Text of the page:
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Book Review: Tendai Huchu's 'The Hairdresser of Harare'

I didn't know what to expect when I started reading The Hairdresser of Harare. From the synopsis I knew it was about two hairdressers in Harare - Vimbai, a seasoned pro and possibly the best hairdresser in Harare and Dumisani, a new-comer to the salon who is as charming as he is handsome. That is all I knew. But I did love the premise of the book. In Africa (well I won't generalise as I do not know about the rest of Africa), so I rephrase, in Nigeria hairdressing is seen as female profession but I know that male hairdressers are not uncommon and I loved that this was a book looking at a male hairdresser (I am interested in the concept of men doing 'women's work' and what this says about socially constructed gender roles and expectations).

Vimbai initially dislikes Dumi as he becomes the top dog at Mrs Khumalo's Hair Salon, but with time she starts to warm up to him when he becomes a tenant in her house. Friendship, and then love blossoms. But underneath it all, Dumi has a deep dark secret. Can I be honest, I kind of had a suspicion of what Dumi's secret was very early on in the book - and no, him being a hairdresser isn't what gave it away. Tendai Huchu actually dropped very subtle hints throughout the book which I picked up. Even though I had my suspicions, I still loved the build up to the reveal.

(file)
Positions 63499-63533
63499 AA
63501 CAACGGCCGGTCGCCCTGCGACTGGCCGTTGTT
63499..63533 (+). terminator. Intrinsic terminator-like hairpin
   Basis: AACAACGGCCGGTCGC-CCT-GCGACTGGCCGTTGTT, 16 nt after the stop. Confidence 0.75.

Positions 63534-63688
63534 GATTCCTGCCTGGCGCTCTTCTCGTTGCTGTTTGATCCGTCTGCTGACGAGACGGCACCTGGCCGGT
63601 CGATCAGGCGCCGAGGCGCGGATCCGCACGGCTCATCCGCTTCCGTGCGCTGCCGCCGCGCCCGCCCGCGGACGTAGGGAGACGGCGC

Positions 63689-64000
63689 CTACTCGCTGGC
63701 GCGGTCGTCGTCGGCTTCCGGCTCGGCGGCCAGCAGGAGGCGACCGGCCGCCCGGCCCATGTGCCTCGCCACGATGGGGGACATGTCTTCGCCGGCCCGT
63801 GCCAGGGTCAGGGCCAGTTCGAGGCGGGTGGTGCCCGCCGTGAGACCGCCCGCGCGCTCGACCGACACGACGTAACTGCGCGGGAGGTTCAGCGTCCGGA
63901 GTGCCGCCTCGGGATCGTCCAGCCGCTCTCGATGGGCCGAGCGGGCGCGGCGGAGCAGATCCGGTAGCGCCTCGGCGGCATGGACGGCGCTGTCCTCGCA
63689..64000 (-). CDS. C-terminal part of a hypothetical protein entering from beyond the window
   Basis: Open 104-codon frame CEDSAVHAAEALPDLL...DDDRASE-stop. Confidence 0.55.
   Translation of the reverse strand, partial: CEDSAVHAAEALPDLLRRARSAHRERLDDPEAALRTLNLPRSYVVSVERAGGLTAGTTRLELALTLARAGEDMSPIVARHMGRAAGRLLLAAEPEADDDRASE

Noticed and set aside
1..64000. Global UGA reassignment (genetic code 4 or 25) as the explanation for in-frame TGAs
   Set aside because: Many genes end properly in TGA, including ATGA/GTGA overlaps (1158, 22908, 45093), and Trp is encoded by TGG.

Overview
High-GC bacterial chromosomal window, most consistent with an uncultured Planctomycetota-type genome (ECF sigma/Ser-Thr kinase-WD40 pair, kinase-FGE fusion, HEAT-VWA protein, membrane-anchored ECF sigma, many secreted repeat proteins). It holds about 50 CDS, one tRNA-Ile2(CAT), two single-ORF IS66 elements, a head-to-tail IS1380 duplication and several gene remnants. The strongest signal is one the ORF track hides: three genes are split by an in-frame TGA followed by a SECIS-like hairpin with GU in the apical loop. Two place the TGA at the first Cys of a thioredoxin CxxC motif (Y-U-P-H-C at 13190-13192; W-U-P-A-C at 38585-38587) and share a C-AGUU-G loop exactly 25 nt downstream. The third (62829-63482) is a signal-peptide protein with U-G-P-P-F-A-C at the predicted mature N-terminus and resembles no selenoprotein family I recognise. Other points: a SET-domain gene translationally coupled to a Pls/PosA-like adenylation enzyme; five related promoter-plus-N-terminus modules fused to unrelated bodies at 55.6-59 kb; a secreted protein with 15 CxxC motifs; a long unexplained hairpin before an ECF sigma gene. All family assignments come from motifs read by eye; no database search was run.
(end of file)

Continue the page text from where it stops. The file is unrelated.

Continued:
*SPOILER ALERT!!!! (Please don't go any further if you haven't already read this book. If  you have, feel free to proceed)

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My Thoughts: Chinua Achebe's 'Things Fall Apart'

This is something different but as soon as I finished reading Things Fall Apart  I realised I didn't want to review a seminal text that has been read my millions and reviewed by many. I actually just wanted to share my thoughts on the book. While I know that Things Fall Apart is cliched and an obvious first choice for someone who has never read Chinua Achebe (I was initially going to read Arrow of God), I chose to read it when I realised that it was the first in a sort of trilogy and No Longer at Ease and Arrow of God featured the descendants of Okonkwo (the main character in Things Fall Apart). Once I knew that, I realised Things Fall Apart was an obvious first choice because I wanted to start at the beginning so I could understand the end.


Things Fall Apart tells the story of Okonkwo from Umuofia (one of nine villages inhabited by Igbo's in Nigeria). It focuses on his life in Umuofia with his three wives and children, his exile from his village, and finally his struggle with British colonialism and Christian missionaries.


The first thing I thought as I was reading it was 'I get the hype'. I get why people rave so much about this book, especially considering when it was written. Here is a book that was trying to inform the world that only knew of Africa as 'backwards', 'the Other', or as Joseph Conrad called it 'the heart of darkness'. The book introduced Igbo culture and traditions with meaning and value.  I also loved the way it was written, very clear and simple, and I especially loved the choice of formal language, which was portraying a different side of Africa and the African (or in the case Igbo) language.